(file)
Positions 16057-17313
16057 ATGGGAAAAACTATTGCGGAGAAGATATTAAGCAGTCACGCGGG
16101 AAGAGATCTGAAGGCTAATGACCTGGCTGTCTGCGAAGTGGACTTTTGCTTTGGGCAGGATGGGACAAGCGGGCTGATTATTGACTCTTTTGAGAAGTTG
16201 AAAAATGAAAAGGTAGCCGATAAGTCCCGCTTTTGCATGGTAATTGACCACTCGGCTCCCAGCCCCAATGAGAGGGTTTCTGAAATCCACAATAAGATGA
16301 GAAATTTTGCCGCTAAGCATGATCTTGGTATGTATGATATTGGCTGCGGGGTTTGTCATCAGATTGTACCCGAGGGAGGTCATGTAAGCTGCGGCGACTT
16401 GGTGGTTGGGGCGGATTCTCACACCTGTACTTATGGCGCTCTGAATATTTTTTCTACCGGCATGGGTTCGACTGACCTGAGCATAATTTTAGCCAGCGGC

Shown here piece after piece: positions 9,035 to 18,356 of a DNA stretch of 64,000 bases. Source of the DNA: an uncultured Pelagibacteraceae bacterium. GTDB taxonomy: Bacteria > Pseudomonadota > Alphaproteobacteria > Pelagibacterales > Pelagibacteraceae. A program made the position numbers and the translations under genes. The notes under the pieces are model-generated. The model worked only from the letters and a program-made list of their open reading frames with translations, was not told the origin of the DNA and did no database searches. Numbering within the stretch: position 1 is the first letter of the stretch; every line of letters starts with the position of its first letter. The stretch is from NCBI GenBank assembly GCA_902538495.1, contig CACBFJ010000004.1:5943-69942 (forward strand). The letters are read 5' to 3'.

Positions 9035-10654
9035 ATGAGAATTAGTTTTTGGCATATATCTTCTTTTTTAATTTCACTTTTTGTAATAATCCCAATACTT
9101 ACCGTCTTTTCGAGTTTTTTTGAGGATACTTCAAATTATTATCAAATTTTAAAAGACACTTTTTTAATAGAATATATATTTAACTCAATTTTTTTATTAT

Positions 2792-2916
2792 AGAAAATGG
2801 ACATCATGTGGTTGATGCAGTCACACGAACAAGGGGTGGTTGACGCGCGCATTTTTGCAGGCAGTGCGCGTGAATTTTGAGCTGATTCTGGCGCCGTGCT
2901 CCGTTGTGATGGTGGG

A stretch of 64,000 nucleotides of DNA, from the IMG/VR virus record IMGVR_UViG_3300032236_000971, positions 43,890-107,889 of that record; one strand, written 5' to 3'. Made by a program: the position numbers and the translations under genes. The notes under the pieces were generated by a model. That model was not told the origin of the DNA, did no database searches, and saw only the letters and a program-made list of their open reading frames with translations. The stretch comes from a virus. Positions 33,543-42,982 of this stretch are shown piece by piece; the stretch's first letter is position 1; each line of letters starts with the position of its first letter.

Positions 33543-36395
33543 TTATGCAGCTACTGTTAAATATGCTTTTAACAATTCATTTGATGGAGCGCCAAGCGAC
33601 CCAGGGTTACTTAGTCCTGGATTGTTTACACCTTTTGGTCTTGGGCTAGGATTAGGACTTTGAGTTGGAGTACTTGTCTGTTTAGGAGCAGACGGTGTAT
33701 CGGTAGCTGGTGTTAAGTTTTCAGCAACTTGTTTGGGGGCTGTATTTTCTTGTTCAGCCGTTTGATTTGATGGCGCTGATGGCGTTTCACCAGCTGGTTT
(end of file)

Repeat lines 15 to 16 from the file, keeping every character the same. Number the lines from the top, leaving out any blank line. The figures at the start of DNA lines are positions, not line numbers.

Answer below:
A stretch of 64,000 nucleotides of DNA, from the IMG/VR virus record IMGVR_UViG_3300032236_000971, positions 43,890-107,889 of that record; one strand, written 5' to 3'. Made by a program: the position numbers and the translations under genes. The notes under the pieces were generated by a model. That model was not told the origin of the DNA, did no database searches, and saw only the letters and a program-made list of their open reading frames with translations. The stretch comes from a virus. Positions 33,543-42,982 of this stretch are shown piece by piece; the stretch's first letter is position 1; each line of letters starts with the position of its first letter.

Positions 33543-36395